Water, sanitation, and hygiene services are key to ensuring water security and global adaptation. There is no water security or adaptive capacity if populations have no access to safe, sufficient, and affordable water to meet essential needs for drinking, sanitation and hygiene, to safeguard health and well-being, and to fulfil basic human rights. To that end, GWP participated in an effort led by the Sanitation and Water for All Partnership (SWA) to provide a constructive Framework for incorporating and monitoring water metrics as an input to the Glasgow–Sharm el-Sheikh (GlaSS) work programme.
The Global Goal on Adaptation, under refinement this week and next at the Bonn Climate Change Conference (5-16 June 2023), will be formally adopted at COP28 at the end of this year. The GGA is expected to provide overarching guidance to countries on the most critical adaptation actions that should be prioritised – and financed. Clearly documenting the opportunity and contribution that water, sanitation and hygiene services offer is therefore a major step in solidifying the presence of water in global measurement of adaptation – and the WASH community rose to the occasion.
Mainstreaming climate-resilient water, sanitation and hygiene services into adaptation
Outlining key strategies for climate-resilient water, sanitation and hygiene services can be a great starting point and baseline within the water theme of the GGA Framework for enhancing efforts to mainstream adaptation in national priority areas. The Guideline, submitted to the UNFCCC by UNICEF on behalf of the SWA partnership, outlines four strategies that can be set to be achieved by a given year (for example, coinciding with the end of the second Global Stocktake in 2028 or the SDGs in 2030):
Reducing vulnerability in areas with high climate risk exposure and insufficient water and sanitation services.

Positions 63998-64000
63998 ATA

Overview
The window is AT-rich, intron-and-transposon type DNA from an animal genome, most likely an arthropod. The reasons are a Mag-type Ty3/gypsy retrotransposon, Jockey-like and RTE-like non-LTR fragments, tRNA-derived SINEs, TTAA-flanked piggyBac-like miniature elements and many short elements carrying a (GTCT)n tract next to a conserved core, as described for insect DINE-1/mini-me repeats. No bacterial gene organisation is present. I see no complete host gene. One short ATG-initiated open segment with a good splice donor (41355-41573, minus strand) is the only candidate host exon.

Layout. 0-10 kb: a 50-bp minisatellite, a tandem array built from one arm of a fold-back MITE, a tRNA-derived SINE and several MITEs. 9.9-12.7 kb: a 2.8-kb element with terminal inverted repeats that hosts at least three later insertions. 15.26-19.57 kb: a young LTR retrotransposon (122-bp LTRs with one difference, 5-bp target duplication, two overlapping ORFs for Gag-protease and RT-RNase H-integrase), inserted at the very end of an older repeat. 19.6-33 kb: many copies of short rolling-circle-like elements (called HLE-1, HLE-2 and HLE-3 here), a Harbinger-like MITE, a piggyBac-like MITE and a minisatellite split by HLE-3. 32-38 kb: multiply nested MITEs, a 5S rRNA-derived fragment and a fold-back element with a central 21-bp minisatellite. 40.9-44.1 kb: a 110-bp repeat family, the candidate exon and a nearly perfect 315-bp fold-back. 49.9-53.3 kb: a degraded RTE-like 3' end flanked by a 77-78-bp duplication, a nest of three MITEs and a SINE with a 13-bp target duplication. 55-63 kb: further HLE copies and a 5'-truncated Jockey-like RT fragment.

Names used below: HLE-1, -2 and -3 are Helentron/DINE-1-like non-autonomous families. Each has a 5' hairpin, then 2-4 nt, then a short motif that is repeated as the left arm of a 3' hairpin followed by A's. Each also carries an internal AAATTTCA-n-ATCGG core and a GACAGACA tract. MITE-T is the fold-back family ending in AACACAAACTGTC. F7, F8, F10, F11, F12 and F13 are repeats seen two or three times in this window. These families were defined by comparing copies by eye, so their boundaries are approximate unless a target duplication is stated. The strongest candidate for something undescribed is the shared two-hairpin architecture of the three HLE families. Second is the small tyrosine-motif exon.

Ensuring that progress towards the achievement of universal access to water, sanitation and hygiene contributes to climate adaptation.
Ensuring that existing water, sanitation and hygiene systems in areas highly exposed to climate risks embrace risk-based management and are retrofitted and upgraded.
Fostering water conservation, efficiency and reuse throughout existing water, sanitation and hygiene systems.
The Sixth workshop under the Glasgow–Sharm el-Sheikh work programme on the Global Goal on Adaptation, just concluded on June 5th in Bonn, focused extensively on target-setting. Submitting the Guideline well in advance of the June workshop was therefore essential for confirming water’s inclusion in the refinement of GGA targets.
“The WASH community has spent quite some time figuring out how best to engage in the climate action conversation and engage with stakeholders who do not have water at the center of their missions,” observed Lesley Pories, GWP’s Coordinator for the Global Water Leadership Programme. “Coming together to prepare a structured document that would provide clear guidelines for how to integrate WASH into adaptation priorities was an important step forward in positively contributing to the climate conversation.”
“It was also a valuable exercise to the WASH community,” reflected Pories, who also serves as Co-Chair for the SWA High-Level Political Dialogue Working Group. “Taking a step back and thinking about how to articulate the clear interconnections between WASH, water and climate adaptation for non-water audiences was an incredibly necessary activity that will have spillover benefits as we continue to engage in the conversation.”
GWP is pleased with the Guideline and the potential it holds to ensure water, sanitation and hygiene services, fundamental components of water security, are mainstreamed into the conversation and measurement of climate adaptation.